If you live in London, you can attend the Hayaan Project, part of Mind in Harrow [10], which holds fortnightly workshop sessions at Shepherd Bush and Harrow led by a Somali psychiatrist and Project Coordinator with a Counselling degree background. If you live on the other side of London, check out the amazing Coffee Afrique, the first Somali Crisis Café and more outreach services they provide [11].

My perspective

I also believe mental health services should better provide culturally and spiritually sensitive treatments and train more healthcare professionals who reflect underserved communities. No community is 'hard to reach' only services are. However, Islamically, as we say, we rely on God, but we should tie our camel first. We must seek to become more educated to recognise symptoms in ourselves and those close to us. We have to stay connected and advocate for better resources and funding. We must connect with people shunned from the community and make them feel safe and supported. Healing is collective as an oral society.

I have worked in Addictions Community Service, where I rang a young Somali client recognised by the traditional name and asked them towards the end if they minded if they had a Somali key worker, and they said no. I asked because I am aware of the deep stigma and did not want to send anyone into a panic when they come in. My name is not a typical Somali name when I introduce myself. Nevertheless, there are addiction problems in the Somali community, and I am currently writing up a report from my mixed-method research. Whether it is Khat, alcohol, weed, shisha, cigarettes, gambling, or opioids, it is becoming more common in Somalia [12]. However, it is hidden, and Somali people do not seek treatment, and many are unaware of the long-term effects and risks, such as alcohol-related dementia. When Somalis drink alcohol, they binge, unlike Westernised societies, which tend to start off drinking in a smaller amount and then gradually increase.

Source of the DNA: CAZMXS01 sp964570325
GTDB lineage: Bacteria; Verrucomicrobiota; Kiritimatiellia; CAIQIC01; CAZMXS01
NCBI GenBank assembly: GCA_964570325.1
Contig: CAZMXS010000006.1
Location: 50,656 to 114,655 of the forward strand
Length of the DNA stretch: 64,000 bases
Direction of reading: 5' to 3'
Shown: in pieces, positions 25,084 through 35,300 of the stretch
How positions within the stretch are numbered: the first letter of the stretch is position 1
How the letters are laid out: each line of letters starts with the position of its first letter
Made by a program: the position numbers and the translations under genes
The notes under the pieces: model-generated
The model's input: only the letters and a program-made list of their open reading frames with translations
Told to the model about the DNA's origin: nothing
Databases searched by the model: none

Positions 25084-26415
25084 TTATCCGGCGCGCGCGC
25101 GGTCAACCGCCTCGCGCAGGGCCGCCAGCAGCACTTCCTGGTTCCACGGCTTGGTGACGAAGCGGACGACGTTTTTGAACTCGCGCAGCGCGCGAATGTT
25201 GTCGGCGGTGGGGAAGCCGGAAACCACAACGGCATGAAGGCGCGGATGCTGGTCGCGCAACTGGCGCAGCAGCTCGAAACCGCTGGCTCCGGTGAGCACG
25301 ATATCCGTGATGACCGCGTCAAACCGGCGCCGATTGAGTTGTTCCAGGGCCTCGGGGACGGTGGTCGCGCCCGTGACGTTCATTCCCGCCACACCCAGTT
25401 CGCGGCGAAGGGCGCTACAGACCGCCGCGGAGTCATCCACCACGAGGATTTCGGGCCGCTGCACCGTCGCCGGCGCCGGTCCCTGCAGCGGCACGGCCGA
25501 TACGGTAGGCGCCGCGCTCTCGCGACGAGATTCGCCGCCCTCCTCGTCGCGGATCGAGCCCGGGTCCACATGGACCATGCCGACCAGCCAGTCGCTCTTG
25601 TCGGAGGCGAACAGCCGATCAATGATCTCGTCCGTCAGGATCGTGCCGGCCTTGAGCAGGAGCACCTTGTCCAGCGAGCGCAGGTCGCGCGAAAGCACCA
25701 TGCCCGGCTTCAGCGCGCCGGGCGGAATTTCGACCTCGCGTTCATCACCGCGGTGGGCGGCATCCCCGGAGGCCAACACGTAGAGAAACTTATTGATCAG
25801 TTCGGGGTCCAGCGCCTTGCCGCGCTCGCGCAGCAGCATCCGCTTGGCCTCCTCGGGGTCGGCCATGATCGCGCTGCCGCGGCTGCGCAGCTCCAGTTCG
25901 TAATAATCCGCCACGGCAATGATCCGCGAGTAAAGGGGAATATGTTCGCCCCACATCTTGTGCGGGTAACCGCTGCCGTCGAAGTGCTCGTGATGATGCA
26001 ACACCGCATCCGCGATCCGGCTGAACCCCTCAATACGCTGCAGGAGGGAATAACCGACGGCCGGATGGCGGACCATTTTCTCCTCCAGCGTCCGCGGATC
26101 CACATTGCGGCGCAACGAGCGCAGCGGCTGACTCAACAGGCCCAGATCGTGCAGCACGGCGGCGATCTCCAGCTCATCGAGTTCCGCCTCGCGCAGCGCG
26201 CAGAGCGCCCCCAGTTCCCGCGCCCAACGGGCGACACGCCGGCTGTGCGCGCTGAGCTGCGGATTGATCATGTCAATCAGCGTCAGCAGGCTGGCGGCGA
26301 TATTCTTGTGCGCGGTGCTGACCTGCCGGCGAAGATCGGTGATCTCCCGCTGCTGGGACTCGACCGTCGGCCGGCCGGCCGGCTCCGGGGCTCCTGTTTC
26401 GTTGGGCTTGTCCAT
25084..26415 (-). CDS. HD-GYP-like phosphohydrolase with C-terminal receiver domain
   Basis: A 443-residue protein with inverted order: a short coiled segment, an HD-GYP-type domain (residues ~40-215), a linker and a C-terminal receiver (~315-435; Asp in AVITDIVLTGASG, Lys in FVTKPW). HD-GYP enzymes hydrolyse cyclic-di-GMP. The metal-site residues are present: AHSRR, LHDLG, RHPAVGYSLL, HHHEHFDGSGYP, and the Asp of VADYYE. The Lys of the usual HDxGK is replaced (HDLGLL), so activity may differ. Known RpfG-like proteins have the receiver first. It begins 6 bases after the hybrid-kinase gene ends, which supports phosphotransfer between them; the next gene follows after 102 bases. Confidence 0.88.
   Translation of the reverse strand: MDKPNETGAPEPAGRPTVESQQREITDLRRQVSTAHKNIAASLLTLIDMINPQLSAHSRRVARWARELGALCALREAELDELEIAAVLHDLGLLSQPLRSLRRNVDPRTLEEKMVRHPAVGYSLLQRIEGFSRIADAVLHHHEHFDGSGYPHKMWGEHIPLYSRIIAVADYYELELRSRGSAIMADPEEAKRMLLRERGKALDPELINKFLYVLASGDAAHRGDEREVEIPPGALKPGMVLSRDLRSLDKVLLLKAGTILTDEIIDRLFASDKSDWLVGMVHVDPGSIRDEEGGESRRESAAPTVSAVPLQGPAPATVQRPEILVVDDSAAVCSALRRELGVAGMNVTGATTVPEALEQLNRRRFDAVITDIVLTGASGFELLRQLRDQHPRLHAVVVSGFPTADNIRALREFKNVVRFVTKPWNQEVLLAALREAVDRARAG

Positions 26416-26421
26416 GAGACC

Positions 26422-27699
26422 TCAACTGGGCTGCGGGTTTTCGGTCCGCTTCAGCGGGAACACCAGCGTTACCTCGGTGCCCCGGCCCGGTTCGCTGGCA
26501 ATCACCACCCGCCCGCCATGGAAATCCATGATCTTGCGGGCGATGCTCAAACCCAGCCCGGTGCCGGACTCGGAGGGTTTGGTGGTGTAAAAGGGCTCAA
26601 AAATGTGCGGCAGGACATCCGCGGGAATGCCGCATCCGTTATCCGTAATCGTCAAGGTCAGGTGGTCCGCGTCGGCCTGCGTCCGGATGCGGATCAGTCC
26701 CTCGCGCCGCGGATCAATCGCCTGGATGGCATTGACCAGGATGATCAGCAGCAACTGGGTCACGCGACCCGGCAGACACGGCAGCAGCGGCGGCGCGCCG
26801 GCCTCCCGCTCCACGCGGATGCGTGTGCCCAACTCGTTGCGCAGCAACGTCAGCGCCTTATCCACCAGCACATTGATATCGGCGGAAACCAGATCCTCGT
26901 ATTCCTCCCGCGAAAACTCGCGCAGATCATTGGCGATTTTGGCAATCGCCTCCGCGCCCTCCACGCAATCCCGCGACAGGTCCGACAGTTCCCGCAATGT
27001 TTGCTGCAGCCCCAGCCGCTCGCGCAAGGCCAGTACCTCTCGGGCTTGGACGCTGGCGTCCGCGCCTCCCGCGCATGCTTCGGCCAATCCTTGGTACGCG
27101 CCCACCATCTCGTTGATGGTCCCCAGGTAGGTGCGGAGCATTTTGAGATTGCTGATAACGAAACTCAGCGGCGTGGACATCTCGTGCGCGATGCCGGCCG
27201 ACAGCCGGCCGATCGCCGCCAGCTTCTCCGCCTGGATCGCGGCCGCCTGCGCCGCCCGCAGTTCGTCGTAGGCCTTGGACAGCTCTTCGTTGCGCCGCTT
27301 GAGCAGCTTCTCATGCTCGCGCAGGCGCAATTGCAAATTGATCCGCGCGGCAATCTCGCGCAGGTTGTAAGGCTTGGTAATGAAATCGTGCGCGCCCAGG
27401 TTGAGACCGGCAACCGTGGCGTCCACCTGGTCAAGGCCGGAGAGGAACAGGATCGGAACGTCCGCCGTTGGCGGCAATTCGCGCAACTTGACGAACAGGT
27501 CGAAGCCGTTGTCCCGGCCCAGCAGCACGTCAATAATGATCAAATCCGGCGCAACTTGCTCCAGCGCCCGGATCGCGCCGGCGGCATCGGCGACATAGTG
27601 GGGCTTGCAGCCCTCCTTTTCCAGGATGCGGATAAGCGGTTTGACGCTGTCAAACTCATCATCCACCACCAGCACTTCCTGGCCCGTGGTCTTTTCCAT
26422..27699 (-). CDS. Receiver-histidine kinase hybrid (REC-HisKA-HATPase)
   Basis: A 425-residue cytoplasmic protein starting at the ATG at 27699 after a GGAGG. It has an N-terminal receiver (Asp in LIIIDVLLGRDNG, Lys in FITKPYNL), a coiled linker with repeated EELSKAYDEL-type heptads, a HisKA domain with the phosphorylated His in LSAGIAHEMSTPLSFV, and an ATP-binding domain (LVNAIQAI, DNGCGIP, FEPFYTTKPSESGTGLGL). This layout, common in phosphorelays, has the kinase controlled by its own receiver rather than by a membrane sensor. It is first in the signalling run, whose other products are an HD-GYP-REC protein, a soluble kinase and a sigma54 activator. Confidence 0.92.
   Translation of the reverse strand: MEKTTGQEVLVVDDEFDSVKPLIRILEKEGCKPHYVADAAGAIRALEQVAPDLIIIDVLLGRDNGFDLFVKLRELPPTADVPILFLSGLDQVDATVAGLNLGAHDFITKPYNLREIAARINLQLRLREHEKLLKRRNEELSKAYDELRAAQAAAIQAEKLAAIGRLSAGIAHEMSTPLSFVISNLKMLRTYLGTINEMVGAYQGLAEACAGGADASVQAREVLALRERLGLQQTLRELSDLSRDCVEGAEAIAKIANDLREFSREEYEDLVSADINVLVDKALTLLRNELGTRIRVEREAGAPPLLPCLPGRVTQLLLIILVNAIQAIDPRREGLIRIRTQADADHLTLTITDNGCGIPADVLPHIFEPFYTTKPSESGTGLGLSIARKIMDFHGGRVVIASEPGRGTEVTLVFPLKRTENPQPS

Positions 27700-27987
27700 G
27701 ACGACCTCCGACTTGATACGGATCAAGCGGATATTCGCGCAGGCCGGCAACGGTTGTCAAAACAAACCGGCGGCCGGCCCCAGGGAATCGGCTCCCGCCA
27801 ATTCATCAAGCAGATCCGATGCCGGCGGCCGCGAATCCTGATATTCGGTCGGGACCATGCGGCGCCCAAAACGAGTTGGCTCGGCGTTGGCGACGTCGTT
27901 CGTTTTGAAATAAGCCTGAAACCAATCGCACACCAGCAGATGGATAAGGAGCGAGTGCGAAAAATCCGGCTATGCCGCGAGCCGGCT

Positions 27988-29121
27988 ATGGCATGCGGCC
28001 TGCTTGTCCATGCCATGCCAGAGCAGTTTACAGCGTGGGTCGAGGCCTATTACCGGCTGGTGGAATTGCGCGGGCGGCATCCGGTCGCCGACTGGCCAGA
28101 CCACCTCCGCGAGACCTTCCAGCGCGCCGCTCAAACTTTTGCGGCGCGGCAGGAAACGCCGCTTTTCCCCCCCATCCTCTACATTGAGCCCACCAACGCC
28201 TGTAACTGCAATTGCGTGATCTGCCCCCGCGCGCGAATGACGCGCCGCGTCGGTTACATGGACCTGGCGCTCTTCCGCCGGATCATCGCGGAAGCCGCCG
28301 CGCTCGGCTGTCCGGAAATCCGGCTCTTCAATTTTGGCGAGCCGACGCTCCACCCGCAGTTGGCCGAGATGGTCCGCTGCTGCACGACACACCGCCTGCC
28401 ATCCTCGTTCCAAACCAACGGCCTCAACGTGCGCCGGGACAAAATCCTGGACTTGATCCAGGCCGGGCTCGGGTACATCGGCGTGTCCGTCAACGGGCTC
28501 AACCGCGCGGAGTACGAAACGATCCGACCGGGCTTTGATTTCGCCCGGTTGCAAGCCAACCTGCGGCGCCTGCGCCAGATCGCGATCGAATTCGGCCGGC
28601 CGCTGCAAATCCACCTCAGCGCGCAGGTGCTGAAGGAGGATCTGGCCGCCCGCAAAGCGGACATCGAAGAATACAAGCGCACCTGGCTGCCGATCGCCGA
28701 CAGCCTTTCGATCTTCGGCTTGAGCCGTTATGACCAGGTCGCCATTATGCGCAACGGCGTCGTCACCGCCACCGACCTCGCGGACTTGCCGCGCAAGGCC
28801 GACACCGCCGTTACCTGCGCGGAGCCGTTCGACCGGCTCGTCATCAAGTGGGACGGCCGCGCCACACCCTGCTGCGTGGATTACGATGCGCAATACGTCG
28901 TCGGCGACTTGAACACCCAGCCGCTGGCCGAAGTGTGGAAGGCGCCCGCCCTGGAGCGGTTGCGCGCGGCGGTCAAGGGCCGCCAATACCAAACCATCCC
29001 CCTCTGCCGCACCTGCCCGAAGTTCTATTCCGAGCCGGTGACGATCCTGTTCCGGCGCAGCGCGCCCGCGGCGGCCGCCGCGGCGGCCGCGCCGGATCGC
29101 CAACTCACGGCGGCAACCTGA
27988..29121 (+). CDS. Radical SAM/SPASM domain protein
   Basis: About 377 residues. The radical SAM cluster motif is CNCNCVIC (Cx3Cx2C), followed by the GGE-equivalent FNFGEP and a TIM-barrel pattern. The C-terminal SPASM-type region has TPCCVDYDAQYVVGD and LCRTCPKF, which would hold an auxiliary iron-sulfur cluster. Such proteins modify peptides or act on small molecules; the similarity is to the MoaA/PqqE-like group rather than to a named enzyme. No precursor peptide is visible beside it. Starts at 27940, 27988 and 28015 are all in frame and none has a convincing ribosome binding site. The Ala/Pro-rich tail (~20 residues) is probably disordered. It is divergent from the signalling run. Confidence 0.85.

Nevertheless, on a positive note, I have helped Somali people because of Somalinimo despite the initial scepticism and worries. I have seen initial worries visible through body language transformed into a smile and sincere dua (prayer) as a thank you. Unfortunately, it is just a job for some mental health staff, and mental health services are historically underfunded. We need more Somali professionals and advocates in the mental health sector to increase awareness and access. The mental health sector is not scary, and our community needs it more than ever, especially those suffering in silence or chained in the motherland and left destitute.


1.   1.   https://webarchive.nationalarchives.gov.uk/ukgwa/20180328140249/http:/digital.nhs.uk/catalogue/PUB21748

 2. https://bcbn.org.uk/reports/

3. 3. https://www.gov.uk/government/statistics/hate-crime-england-and-wales-2021-to-2022/hate-crime-england-and-wales-2021-to-2022

4. https://equityhealthj.biomedcentral.com/articles/10.1186/s12939-020-01295-0

5. http://www.inquiriesjournal.com/articles/1673/the-history-of-mental-illness-from-skull-drills-to-happy-pills

6. https://www.mind.org.uk/workplace/mental-health-at-work/five-ways-to-wellbeing/

7. https://thesleepcharity.org.uk/information-support/adults/sleep-hygiene/

8. https://www.england.nhs.uk/mental-health/adults/nhs-talking-therapies/

9. https://www.youtube.com/watch?v=Q94iY5tw4QI

10. https://www.mindinharrow.org.uk/our-services/culturally-specific-services/hayaan/

11. https://www.coffeeafrique.co.uk

12. https://www.bbc.com/news/world-africa-64032267

Her email is [email protected]
Twittwer account     @mskahin